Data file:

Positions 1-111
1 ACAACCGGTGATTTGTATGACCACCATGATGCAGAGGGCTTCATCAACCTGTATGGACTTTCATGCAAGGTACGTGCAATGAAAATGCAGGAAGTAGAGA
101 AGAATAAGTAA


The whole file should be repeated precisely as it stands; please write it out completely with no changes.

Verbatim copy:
Positions 1-111
1 ACAACCGGTGATTTGTATGACCACCATGATGCAGAGGGCTTCATCAACCTGTATGGACTTTCATGCAAGGTACGTGCAATGAAAATGCAGGAAGTAGAGA
101 AGAATAAGTAA